Telling your product story in detail helps you with these exact same things: on one end, it helps you ensure that your audience understands what you actually wanted them to understand because when you provide details they cannot have a completely different idea of what you meant without seeing conflicts. You are helping them to tune in on your story. On the other hand, now that you want to execute on it and make your story a reality, everyone involved knows much better what it takes and what they should and shouldn’t be doing.
Bring Them Into Your World
When I give CPOs feedback on their product pitch, they often tell me about pieces I find missing “but they already know that”. For some reason, we are very afraid to repeat something people already know. There are a few problems with that approach.
First, many times you don’t really know that they already know that. You think they do, but if you check, you might be surprised. They might know some version of it. They might have known and forgotten. There might be new people in the room.
Second, even if they do know, they most likely don’t live and breathe it day and night as you do. They have other things on their mind. They just finished another meeting where they got multiple action items, and then someone caught them in the hallway for “just a question” which turned out to be something else they need to deal with. If you want them to be with you, to dive into your world, you need to bring them into it. Start with what they already know. It’s a great tool to create alignment, and take it from there.
Third, since you want people not only to listen to what you have to say but also remember it, describing your product as a grocery list isn’t a great idea. People remember stories. That’s how our brains are wired. Tell a great story to help your audience remember you and your product.
Don’t Talk About Features
Often when I ask my mentees to dive deeper into the details of their product story, I indeed get many more details. But they are the wrong details. Not because they are wrong per se, but because they are not the details that matter and help paint the picture for the audience.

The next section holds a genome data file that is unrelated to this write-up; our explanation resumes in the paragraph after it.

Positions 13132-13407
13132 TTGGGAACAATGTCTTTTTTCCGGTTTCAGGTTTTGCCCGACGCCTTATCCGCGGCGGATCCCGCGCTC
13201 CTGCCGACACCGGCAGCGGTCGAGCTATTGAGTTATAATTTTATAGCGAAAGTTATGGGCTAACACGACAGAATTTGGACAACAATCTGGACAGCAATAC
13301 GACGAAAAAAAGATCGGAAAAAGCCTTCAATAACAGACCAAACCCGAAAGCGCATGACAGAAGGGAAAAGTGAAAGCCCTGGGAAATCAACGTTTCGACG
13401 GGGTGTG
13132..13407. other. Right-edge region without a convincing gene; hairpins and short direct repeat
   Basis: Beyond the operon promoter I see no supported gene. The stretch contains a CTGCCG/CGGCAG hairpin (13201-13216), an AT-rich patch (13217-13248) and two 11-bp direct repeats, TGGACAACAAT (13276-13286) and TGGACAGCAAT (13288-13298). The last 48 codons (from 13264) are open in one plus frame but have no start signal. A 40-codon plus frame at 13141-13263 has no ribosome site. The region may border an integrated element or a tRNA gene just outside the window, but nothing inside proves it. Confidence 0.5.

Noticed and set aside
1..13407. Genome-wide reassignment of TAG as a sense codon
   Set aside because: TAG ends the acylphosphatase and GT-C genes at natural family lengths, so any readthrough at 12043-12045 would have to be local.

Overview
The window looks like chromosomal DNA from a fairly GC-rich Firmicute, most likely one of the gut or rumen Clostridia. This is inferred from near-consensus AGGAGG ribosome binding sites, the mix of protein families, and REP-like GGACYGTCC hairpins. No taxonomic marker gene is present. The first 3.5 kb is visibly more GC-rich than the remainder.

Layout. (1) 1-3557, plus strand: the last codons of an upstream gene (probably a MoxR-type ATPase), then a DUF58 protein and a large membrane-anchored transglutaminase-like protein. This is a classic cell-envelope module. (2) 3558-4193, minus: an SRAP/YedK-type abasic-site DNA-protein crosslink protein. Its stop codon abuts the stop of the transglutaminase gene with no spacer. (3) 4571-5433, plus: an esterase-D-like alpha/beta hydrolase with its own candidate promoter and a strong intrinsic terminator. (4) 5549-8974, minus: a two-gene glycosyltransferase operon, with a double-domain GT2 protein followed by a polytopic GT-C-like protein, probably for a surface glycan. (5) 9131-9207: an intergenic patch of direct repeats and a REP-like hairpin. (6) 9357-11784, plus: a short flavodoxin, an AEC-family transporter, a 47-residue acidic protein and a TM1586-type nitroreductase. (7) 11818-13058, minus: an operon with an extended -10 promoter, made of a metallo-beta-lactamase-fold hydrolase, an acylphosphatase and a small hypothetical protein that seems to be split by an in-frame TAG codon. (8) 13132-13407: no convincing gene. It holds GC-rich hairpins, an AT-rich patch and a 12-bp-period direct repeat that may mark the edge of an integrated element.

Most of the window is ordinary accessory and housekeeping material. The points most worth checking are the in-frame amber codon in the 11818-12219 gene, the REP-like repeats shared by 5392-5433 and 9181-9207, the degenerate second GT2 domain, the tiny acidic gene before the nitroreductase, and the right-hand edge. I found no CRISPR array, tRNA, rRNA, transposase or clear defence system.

We all feel more comfortable talking about tangible things than about feelings and abstract ideas. Tangible things in the product world mean features, how-to’s, UX, etc. It’s all about the product itself. Feelings and abstract ideas, in that case, are the problem that you are trying to solve with your product, how the customers experience this problem, how it impacts them, how they deal with it today, and how they feel about it.
Not so easy to talk about, especially if you are not sure of all the details. You see, there is no right or wrong here, so you can never be 100% sure. Pressing a button in the UX and showing what it does is much more certain. But it’s not where you need to deep dive.
Instead, force yourself to live in the problem space for a while. Think about your customers like Harry Potter. Tell their story. Your product is only means to an end for them, it’s not the center of the story. Make it about them. Describe their world in detail, at the level J.K. Rawling did. Get to a point where anyone hearing the story can imagine it the exact same way. And of course, make sure your product fits well in the story. If it doesn’t, you might not be pitching to the right audience.
Storytelling the product pitch is one of the topics the participants of CPO Bootcamp will get to practice. They will use specific frameworks, like SCIPAB for example, get to iterate the story and get direct feedback to make sure it is well told.
Whether you participate in the CPO Bootcamp or not, invest in your product story. Create the world you can create with your words. Be a magician.